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Skidmore College
Geosciences Department
Geosciences lab experience

Mission Statement

Geoscience is the study of planet Earth, its materials, the processes that act upon them, and the history of the planet and its life forms since its origin. The mission of Skidmore's geosciences program is to apply the understanding of Earth processes to contemporary issues such as Earth resources, land-use planning, and global change. The program's curriculum includes ocean and atmospheric sciences, Earth surface processes, and the history of global change. Our courses are designed for students with a general interest in the geosciences as well as for students planning to pursue a graduate degree. We accomplish this mission by providing an environment in which students acquire sound scientific problem-solving, research, and communication skills.

Geoscience students obtain a strong foundation for lifelong learning, professional development in the geosciences, and enhanced career opportunities in other fields that require a broadly based background in this discipline. A liberal arts degree in geosciences prepares a student for a number of professional activities related to resource management, climatology, oceanography, hydrology, Earth hazards, land-use planning, and environmental consulting. Our department contributes to the broader mission of the college by providing courses that enhance student awareness of, and appreciation for, Earth's dynamic systems and the scientific methodologies by which they are understood. Our program complements and is complemented by environmental studies in additional to other natural sciences.

Geologic Setting

The Saratoga vicinity lies at the intersection of the Hudson and Mohawk River valleys. The region is bounded by the Proterozoic metasediments of the Adirondacks to the north, the Cambro-Ordovician Taconics to the east, the Devonian Helderbergs and Catskills to the south, and flat-lying Cambrian to Silurian strata to the west. The Woodlawn fault passes through the center of Skidmore's Jonsson Campus, which itself is underlain by the lowermost Ordovician stromatolite- and chert-bearing Gailor Dolomite southeast of the fault and Grenville age garnitiferous gneiss to the northwest. Immediately to the east of the campus, the Gailor is dropped into the shallow subsurface by the Saratoga fault system. East of this fault the Middle Ordovician Canajoharie Shale overlies the Gailor and serves as the cap rock beneath which the world-famous Saratoga Springs flow on the down-dropped eastern side of the fault. It can be truly said without exaggeration that the City of Saratoga Springs owes its existence, and Skidmore College owes its location, to a unique and complex interplay of geologic phenomena that extend in time from the Holocene back to the late Proterozoic Grenville Orogeny.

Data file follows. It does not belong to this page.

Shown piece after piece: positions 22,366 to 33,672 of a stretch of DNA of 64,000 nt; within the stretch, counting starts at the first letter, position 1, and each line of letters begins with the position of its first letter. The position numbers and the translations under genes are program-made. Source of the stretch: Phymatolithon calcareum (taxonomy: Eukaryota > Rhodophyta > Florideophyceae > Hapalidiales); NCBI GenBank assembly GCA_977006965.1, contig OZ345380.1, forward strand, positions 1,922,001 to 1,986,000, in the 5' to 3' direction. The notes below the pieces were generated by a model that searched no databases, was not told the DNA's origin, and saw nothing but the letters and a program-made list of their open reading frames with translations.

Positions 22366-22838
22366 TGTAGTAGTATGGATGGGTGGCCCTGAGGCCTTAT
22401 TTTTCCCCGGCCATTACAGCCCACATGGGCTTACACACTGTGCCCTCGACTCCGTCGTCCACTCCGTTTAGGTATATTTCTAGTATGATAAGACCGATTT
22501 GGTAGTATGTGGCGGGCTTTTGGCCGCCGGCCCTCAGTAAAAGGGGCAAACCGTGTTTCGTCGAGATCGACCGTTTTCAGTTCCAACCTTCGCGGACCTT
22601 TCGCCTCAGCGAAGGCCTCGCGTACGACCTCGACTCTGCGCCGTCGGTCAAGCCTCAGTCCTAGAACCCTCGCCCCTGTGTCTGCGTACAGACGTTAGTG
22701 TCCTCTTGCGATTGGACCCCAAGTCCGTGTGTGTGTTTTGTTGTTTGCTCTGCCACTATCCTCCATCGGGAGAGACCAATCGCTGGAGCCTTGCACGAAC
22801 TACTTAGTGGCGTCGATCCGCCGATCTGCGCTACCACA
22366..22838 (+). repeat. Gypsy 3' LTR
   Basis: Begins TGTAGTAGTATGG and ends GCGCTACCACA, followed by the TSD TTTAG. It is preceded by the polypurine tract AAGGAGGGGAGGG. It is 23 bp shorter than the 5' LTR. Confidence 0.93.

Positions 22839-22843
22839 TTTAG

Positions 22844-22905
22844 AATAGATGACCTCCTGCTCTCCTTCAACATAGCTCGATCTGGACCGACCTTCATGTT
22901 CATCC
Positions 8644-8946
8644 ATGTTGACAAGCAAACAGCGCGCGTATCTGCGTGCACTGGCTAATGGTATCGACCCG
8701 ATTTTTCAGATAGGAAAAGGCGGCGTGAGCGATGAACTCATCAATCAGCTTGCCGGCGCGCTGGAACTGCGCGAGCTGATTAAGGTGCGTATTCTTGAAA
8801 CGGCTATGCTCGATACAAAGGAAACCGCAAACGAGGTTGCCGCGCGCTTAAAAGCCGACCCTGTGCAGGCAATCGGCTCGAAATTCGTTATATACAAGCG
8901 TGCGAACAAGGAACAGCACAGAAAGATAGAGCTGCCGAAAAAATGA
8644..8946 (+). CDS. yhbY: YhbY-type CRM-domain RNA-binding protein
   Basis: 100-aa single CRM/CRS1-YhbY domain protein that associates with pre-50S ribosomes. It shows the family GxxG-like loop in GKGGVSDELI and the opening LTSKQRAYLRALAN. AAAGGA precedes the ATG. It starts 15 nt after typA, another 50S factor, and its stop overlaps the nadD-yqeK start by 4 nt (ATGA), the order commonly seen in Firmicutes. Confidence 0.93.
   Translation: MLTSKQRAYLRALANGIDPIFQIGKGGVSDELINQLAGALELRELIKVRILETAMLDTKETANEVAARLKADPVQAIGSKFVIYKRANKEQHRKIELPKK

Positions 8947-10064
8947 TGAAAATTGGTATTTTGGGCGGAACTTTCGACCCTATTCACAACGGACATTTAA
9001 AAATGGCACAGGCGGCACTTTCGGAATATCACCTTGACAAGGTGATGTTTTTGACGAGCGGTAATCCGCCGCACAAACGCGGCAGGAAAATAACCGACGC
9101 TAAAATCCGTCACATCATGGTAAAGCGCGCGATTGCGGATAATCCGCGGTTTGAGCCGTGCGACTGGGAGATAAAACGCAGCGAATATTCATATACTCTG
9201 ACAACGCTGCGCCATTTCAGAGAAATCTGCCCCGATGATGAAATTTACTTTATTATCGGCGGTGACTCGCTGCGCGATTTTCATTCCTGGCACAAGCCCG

The preceding could stand alone to afford any geosciences department a wealth of proximal field study sites for its students, but in Skidmore's case that need not suffice. The world famous stromatolite "reefs" of the uppermost Cambrian Hoyt Limestone outcrop immediately to the west of campus in the "Skidmore" quarry and at Lester Park. The latter is the site of the first report of stromatolites and of ooids in North America as well as the type locality of Cryptozoon proliferum, which is globally the first stromatolite to have been given Linnaean name. Just a few miles to the east of campus, Stark's Knob, New York's State's only "volcano," is exposed on the west side of the Hudson River north of Schuylerville. Stark's Knob is an Ordovician pillow basal that is now part of the Taconic overthrust belt. It is named for General John Stark, who mounted a battery of cannon on the site to block the retreat of the British army's northward retreat following the fall 1777 Battle of Saratoga, otherwise known as the turning point of the American Revolution.

On the way to Saratoga from Quebec, the British army traveled on lakes and through valleys that occupy down-dropped blocs of fault systems that are generically related to the Woodlawn and Saratoga faults. The Battle of Saratoga itself was largely fought on the topset beds of a Holocene delta complex of postglacial Lake Albany. A small part of the Jonsson Campus stood as a small island above the 450' high stand elevation of Lake Albany. Dune and beach deposits, along with glacial tills, constitute the surficial sediments of the campus and lake bottom varved clays underlie the sports fields to the west. A drumlin field and a buried channel of the Pleistocene Hudson River lie only a few kilometers to the west in the Towns of Greenfield and Milton. The channel fill, now known as the Kayaderosseras aquifer, is one of the Saratoga vicinity's primary sources of potable water.

Skidmore's proximity to such a unique and diverse set of geological field sites rivals almost any college or university in the country for teaching undergraduate courses in the geosciences and also in interdisciplinary venues that highlight the interactions between Homo sapiens and the natural environment.